Imran Qureshi (b. 1972, Hyderabad, Pakistan) lives and works in Lahore, Pakistan. He reclaims the regionally rooted discipline of miniature painting that flourished in the Mughal courts of the late sixteenth century, and transports it to the present day. His work constitutes a unique synthesis of traditional motifs and techniques with current issues and the formal language of contemporary abstract painting. Renown for his site-specific installations, he develops an aesthetic that integrates contemporary themes with the motifs and techniques of traditional miniature painting. Leaves and nature represent the idea of life, whilst the colour red (that appears at first glance like real blood) represents death. The red reminds Qureshi of the situation today in his country, Pakistan, and the world, where violence is almost a daily occurrence. “But somehow, people still have hope,” Qureshi says “hence the flowers that emerge from the red paint in my work represent the hope that—despite everything—the people sustain somehow, their hope for a better future.” He works elegantly across the medium of miniature painting, abstract painting and large installations, works on paper, as well as video.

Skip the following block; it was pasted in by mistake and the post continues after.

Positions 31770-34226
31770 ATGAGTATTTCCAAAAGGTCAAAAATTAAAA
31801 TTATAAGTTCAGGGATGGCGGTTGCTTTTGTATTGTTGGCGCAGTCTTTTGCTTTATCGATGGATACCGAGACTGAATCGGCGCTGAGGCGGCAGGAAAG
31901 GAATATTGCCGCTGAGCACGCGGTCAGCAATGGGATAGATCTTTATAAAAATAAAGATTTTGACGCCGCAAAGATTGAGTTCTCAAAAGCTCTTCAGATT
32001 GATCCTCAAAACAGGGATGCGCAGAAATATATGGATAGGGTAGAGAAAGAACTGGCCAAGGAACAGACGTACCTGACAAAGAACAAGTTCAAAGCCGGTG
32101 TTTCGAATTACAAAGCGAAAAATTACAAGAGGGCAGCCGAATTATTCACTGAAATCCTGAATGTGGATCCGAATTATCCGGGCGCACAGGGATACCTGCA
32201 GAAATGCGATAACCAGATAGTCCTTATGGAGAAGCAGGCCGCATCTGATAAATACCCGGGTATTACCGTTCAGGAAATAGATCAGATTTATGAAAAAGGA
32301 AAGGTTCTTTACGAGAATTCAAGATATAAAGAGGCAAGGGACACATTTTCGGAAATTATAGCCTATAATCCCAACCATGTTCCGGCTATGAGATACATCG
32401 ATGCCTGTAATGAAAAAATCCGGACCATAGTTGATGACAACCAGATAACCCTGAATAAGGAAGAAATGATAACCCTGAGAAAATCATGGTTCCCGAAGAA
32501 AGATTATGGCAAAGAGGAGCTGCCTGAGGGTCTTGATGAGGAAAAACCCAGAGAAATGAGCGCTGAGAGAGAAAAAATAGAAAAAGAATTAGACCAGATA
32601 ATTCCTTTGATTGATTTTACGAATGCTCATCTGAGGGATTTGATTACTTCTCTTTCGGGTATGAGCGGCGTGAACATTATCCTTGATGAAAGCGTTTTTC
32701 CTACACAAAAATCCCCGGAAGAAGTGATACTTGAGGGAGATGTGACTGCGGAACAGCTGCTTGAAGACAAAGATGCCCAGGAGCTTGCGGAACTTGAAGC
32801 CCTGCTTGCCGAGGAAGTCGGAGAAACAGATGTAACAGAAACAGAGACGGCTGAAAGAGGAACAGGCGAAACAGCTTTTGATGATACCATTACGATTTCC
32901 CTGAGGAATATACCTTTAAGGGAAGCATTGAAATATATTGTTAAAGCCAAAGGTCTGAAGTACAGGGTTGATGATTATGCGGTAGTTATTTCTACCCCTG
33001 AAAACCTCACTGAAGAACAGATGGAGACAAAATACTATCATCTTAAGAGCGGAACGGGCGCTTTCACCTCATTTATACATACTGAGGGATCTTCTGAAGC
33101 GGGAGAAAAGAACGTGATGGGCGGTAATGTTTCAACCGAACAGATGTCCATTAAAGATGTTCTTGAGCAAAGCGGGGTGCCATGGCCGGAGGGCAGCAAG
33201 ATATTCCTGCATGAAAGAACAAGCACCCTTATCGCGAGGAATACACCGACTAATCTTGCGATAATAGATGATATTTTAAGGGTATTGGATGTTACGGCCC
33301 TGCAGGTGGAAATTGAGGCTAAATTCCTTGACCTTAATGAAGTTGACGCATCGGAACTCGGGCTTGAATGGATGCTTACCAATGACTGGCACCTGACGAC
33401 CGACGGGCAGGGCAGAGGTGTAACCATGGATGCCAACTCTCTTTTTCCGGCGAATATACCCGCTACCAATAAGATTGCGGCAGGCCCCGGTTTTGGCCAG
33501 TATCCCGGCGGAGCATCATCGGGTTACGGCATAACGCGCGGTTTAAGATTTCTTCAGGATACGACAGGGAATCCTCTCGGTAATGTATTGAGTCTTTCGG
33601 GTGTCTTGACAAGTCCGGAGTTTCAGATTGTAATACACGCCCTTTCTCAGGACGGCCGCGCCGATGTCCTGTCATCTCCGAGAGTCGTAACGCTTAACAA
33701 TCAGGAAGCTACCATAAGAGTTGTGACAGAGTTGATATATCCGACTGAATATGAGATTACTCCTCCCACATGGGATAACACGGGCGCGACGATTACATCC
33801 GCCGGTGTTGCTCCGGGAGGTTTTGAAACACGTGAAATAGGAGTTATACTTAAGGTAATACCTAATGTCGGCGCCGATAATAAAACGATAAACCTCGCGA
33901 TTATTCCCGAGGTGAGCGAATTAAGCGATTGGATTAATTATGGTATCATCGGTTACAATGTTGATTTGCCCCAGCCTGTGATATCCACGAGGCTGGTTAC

Site-specific installation range internationally from the Sharjah Biennale in 2011, The God of Small Things at the Eli and Edyth Broad Art Museum in Michigan, The Roof Garden Commission at the Metropolitan Museum of Art both in 2013 and the inaugural exhibition of the Aga Khan Museum in Toronto titled Garden of Ideas: Contemporary Art from Pakistan in 2014. He participated in the Venice Biennale in the main show The Encyclopedic Palace, curated by Massimiliano Gioni in 2013. During the winter 2014/15 Ikon Gallery in Birmingham presented a solo exhibition by Imran Qureshi followed by commissions in 2016 for the Barbican’s Curve, London, entitled Where the Shadows are So Deep and his most ambitious UK exhibition project to date, which took place at three locations in Cornwall.
Imran Qureshi was awarded Deutsche Bank Artist of the year in 2013 and is represented in the permanent collections of major institutions including The Metropolitan Museum of Art, New York and the Victoria & Albert Museum, London.